The NTSB described the aircraft damage: "The airplane nose gear collapsed upon impact with the paved runway, resulting in fuselage and engine cowling damage. As a result of the tailstrike, additional damage occurred to the lower aft fuselage section of the airplane, including the aft pressure bulkhead, fuselage, struts, and cross beams. Damage to the left engine occurred after the nose gear collapse due to ingestion of debris. "

The NTSB stated that in previous similiar occurrences, when the crew had received "Thrust not set" indications and "RETARD" calls during takeoff acceleration, the assumed temperature had not been set for flex takeoff, however, crews did not advance the thrust levers into the TOGA detent.

The NTSB reported that US Airways released a bulletin stating:

On September 5, 2014, US Airways published Bulletin 21-14 as a policy change to its A319/320/321 Pilot Handbook. The bulletin stated the following:

"RETARD" Auto Callout During Takeoff

Background. Airbus has identified the possibility to erroneously receive the auto callout "RETARD" during takeoff. This callout is generated during takeoff due to the incorrect calculation of flight phase by the Flight Warning Computers. This occurs at and above 80 knots on takeoff when the thrust levers have been placed in the FLX/MCT detent and no FLEX TEMP was entered in the MCDU PERF TO page. However, if the thrust levers are placed in the TO/GA detent prior to reaching 80 knots, the "RETARD" callout does not occur.

Procedure. Per current Pilot Handbook procedure, if a FLEX temperature was not entered in the MCDU, and the thrust levers are positioned in the FLEX/MCT detent, an ECAM caution will be generated. In this case, move the thrust levers to TO/GA detent and execute a max thrust takeoff in accordance with ECAM direction. When the thrust levers are moved to the TO/GA detent, the warning will be cancelled. (See Pilot Handbook, 2d.1.2). If the thrust levers are not moved to the TO/GA detent prior to 80 knots, the "RETARD" auto callout will sound. Should this occur, perform a rejected takeoff.

The following change to Pilot Handbook 2d.6.4, Rejected Takeoff, Recommended Guidelines, will not be reflected in Revision Cycle 5, but will be included in a subsequent revision:

Between 80 Knots and V1. US Airways recommends a rejected takeoff for items such as engine failure, aircraft aural fire warning, predictive windshear warning or caution, the occurrence of the "RETARD" auto callout, or the perception the aircraft is unsafe or unable to fly.

On Feb 25th 2016 the NTSB released their final report concluding the probable causes of the accident were:

the captain's decision to reject the takeoff after the airplane had rotated. Contributing to the accident was the flight crew's failure to follow standard operating procedures by not verifying that the airplane's flight management computer was properly configured for takeoff and the captain's failure to perform the correct action in response to the electronic centralized aircraft monitoring alert.

The NTSB analysed:

According to the captain, once the airplane was cleared for takeoff on runway 27L, he set FLEX thrust with the thrust levers, and he felt that the performance and acceleration of the airplane on the takeoff roll was normal. About 2 seconds later, as the airplane reached about 56 knots indicated airspeed (KIAS), cockpit voice recorder (CVR) data indicate that the flight crew received a single level two caution chime and an electronic centralized aircraft monitoring (ECAM) message indicating that the thrust was not set correctly. The first officer called "engine thrust levers not set." According to the operator's pilot handbook, in response to an "engine thrust levers not set" ECAM message, the thrust levers should be moved to the takeoff/go-around (TO/GA) detent.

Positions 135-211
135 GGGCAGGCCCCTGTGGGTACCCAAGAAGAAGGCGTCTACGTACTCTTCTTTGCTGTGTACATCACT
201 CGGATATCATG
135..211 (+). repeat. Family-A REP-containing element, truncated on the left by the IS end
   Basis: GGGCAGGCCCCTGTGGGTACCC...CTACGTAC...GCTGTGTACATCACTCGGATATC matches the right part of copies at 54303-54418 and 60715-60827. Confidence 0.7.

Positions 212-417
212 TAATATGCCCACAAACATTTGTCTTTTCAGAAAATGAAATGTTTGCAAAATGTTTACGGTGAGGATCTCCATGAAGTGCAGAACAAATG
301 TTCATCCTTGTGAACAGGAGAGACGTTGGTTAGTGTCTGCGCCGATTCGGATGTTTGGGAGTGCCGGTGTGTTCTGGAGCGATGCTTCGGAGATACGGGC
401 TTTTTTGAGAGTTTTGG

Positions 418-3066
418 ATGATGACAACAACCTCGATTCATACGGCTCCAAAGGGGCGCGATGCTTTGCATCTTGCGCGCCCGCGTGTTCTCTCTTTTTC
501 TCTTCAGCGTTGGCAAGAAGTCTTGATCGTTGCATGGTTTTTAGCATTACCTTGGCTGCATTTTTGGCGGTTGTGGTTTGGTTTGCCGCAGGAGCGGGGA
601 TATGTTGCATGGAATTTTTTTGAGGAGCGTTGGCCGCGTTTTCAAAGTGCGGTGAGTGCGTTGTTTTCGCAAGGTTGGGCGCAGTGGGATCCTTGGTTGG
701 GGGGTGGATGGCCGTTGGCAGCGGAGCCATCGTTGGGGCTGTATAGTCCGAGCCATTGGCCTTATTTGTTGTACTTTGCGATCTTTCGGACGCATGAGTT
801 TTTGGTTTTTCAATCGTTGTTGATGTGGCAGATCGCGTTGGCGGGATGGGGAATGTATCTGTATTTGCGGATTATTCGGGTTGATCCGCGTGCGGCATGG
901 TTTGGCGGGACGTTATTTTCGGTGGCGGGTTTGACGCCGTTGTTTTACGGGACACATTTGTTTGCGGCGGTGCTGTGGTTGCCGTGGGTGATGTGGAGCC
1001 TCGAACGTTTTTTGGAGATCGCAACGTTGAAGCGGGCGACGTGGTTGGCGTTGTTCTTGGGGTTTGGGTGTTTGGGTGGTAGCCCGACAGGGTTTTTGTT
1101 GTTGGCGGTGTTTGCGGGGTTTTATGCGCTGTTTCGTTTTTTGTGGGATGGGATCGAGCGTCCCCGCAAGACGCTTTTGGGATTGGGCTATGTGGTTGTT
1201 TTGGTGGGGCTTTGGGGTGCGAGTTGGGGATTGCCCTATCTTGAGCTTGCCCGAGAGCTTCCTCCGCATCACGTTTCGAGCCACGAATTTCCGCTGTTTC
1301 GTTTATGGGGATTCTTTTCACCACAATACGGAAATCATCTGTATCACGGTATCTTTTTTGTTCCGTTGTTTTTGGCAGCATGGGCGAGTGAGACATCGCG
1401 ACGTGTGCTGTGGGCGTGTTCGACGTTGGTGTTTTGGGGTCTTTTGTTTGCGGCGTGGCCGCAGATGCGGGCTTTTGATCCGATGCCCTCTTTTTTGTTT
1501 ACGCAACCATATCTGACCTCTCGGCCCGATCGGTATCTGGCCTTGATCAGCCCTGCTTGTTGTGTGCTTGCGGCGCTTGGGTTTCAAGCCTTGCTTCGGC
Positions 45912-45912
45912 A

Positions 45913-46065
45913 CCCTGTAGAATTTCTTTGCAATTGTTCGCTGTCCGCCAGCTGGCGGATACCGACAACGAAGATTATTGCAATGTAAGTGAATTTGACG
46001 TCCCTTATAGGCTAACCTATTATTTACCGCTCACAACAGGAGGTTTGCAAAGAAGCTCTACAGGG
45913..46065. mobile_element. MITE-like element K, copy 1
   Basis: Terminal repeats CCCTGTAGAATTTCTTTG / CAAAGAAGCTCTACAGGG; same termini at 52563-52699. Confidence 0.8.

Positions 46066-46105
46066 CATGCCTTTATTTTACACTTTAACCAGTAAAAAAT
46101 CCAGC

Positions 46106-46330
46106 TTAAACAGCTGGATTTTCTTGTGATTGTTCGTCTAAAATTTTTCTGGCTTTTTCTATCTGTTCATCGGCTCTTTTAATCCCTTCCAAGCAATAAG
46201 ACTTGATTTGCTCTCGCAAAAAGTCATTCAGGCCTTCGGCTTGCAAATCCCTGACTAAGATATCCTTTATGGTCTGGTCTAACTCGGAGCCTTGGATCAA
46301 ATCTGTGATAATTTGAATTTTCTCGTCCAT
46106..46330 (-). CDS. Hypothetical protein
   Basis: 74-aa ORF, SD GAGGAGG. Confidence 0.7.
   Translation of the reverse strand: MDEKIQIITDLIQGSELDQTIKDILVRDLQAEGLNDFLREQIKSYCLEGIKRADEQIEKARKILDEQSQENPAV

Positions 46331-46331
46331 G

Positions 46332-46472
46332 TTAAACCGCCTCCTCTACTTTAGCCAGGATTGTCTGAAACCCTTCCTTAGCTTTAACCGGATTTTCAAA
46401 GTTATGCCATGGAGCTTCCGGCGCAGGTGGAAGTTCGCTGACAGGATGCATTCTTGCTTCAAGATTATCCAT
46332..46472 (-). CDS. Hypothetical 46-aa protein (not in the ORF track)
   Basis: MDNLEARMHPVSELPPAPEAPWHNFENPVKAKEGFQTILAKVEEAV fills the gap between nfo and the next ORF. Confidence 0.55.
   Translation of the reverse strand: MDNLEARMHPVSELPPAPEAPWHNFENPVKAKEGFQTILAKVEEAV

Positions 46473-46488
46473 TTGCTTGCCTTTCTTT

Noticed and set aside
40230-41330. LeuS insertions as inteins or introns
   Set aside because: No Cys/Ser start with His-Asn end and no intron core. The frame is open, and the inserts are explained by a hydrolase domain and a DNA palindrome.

However, the captain responded by saying "they're set" and moving the thrust levers from the FLEX position to the CL (climb) detent then back to the FLEX position. As the airplane continued to accelerate, the first officer did not make a callout at 80 KIAS, as required by the operator's standard operating procedures (SOPs). As the airplane reached 86 KIAS, the automated RETARD aural alert sounded and continued until the end of the CVR recording. According to Airbus, the RETARD alert is designed to occur at 20 ft radio altitude on landing and advise the pilot to reduce the thrust levers to idle. The captain later reported that he had never heard an aural RETARD alert on takeoff, only knew of it on landing, and did not know what it was telling him. He further said that when the RETARD aural alert sounded, he did not plan to reject the takeoff because they were in a high-speed regime, they had no red warning lights, and there was nothing to suggest that the takeoff should be rejected.

The first officer later reported that there were no V-speeds depicted on the PFD and, thus, she could not call V1 or VR during the takeoff. She was not aware of any guidance or procedure that recommended rejecting or continuing a takeoff when there were no V-speeds displayed. She further said she "assumed [the captain] wouldn't continue to takeoff if he did not know the V-speeds." The captain stated that he had recalled the V-speeds as previously briefed from the Taxi checklist, which happened to be the same V-speeds for runway 27L. The captain continued the takeoff roll despite the lack of displayed V-speeds, no callouts from the first officer, and the continued and repeated RETARD aural alert.

FDR data show that the airplane rotated at 164 KIAS. However, in a postaccident interview, the captain stated that he "had the perception the aircraft was unsafe to fly" and that he decided "the safest action was not to continue," so he commenced a rejected takeoff. FDR data indicate that the captain reduced the engines to idle and made an airplane-nose-down input as the airplane reached 167 KIAS (well above the V1 speed of 157 KIAS) and achieved a 6.7 degree nose-high attitude. The airplane's pitch decreased until the nosegear contacted the runway. However, the airplane then bounced back into the air and achieved a radio altitude of about 15 ft. Video from airport security cameras show the airplane fully above the runway surface after the bounce. The tail of the airplane then struck the runway surface, followed by the main landing gear then the nose landing gear, resulting in its fracture. The airplane slid to its final resting position on the left side of runway 27L.